After collapsing in laughter at the bizarre letter about Dexter from the good folks for “moral clarity,” I was stunned at the resounding endorsement of this crapola (Dexter) by Bites. Sure, I’d argue ’til the cows come home for our First Amendment right to view Dexter, but let’s save those arguments for some artistic piece actually worthy of that venerable legal guarantee.

As brilliant as Michael Hall was in Six Feet Under, he’s quite obtuse as Dexter, a not-so-morally clear (but clearly demented) police forensic analyst who’s the self-appointed butcher (literally drawing, quartering, filleting, and mincing—yuck!) of bad guys using a ménage of tools and apparati worthy of Mel Brooks’ Young Frankenstein, but without the great laughs, of course. More blood than one can even imagine.

Kind of a second-rate Hannibal Lecter, Dexter out-Rambos Rambo in this clunker where he’s depicted (in the two episodes I mistakenly watched) barely escaping—by his blood-and-guts-spattered short hairs—detection by his seemingly dimwitted colleagues. The sappy/sadistic message here, I guess: Since we’re an admittedly violent lot, it’s okay to wreak outrageously illegal revenge as long as we win (that is, don’t get caught).

That’s something like our intended conduct of the Iraq war. “One of the best shows on TV?” Sure, that’s the consensus; we are what we are. But for my money, Bites, normally one of the last bastions of honest journalism, seems to have been trippin’ on some bad s**t this time.

Chuck McIntyre

Shameless (Davis) self-promoting

Re “Diary of a mad contractor” by Ken Widmann (SN&R Greetings From Davis, February 14):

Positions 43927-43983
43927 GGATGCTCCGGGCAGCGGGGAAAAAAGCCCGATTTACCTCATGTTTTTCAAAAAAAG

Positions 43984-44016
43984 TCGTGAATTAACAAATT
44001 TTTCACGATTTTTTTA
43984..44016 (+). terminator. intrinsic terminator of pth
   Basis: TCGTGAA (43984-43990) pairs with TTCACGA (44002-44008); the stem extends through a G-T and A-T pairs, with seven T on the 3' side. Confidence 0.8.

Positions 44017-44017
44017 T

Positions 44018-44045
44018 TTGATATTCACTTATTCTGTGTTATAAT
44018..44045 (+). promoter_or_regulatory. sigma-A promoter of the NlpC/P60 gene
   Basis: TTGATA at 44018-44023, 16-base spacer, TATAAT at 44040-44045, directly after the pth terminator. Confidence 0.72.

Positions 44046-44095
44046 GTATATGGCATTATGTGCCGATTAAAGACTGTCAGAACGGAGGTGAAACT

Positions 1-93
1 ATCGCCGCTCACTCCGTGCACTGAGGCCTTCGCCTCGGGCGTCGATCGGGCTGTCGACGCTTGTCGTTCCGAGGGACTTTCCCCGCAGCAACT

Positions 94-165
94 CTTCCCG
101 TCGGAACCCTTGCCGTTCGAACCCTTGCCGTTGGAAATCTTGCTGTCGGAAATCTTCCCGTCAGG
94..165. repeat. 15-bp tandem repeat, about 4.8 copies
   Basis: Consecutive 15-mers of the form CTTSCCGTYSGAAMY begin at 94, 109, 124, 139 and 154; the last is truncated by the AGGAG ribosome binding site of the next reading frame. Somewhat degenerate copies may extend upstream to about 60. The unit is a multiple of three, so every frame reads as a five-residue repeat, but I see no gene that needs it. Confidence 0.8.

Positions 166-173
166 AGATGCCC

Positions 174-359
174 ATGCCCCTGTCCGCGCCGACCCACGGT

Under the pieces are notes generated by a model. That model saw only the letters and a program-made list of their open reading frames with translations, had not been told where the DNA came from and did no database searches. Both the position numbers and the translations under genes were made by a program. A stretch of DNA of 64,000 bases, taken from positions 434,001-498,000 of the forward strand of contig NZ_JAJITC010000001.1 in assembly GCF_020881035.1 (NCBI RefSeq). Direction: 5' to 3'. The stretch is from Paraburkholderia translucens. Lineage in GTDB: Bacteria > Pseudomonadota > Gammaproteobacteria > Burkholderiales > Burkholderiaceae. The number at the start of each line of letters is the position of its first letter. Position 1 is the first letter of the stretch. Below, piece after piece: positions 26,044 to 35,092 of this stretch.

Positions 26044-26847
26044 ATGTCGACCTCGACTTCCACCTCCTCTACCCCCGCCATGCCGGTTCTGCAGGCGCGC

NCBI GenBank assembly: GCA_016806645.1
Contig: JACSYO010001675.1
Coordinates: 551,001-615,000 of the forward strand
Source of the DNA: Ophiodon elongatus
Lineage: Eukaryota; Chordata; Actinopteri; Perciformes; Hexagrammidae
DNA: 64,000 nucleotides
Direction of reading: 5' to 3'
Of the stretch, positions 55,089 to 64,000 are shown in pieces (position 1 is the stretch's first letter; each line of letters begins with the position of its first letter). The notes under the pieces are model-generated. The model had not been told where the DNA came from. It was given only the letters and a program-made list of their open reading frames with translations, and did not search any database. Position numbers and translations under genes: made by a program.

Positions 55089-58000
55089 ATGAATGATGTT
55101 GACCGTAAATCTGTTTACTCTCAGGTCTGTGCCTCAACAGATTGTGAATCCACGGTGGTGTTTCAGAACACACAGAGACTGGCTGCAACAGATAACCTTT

I have read Ken Widmann’s Davis [column] in SN&R a couple of times and while, initially, I had my reservations about having made my move to Davis three years ago, I conclude that I have more fun than he does.

I keep a blog about day-to-day stuff, but living in Davis and my hijinx here are pretty much the soup of the day. Check out my blog at www.xanga.com/queenie if you care to. Let me know if you would like me to suggest some social events or ne’er-do-well escapades to add to your calendar in our little piece of Dogpatch.

Cassi Patterson

Big, sloppy kisses for Josh

Re “Elvis Le: bad-ass guitarist” by Josh Fernandez (SN&R Music, February 14):

Big, sloppy Valentine’s kisses to Josh Fernandez for his comments about music in this profile of Elvis Le. The best part? “And genre, anyway, is one of those things that only matters if your music sucks (e.g., if it weren’t for emo, Fallout Boy would just be a gang of beautiful tattooed men).” Priceless. Golf clap for Mr. Fernandez.

Jonnethann Gilden

For shame!

Re “Pro-life doctrine” (SN&R Letters, February 14):

In all my years, I have never read a letter filled with more inaccurate information than that of Ron Lowe. First, he mentions 35 years after Roe v. Wade, but conveniently fails to mention that almost 50,000,000 American children are now dead because of this case and the holocaust called abortion. I challenge Lowe to show up outside Planned Parenthood at 29th & B on a Tuesday or Friday morning, the killing days at the gates of hell. He will not see “… intimidating, harassing and stalking …” but a group of gentle, prayerful people who simply want to hand a brochure to a mother so she will know the truth and be able to make an informed decision.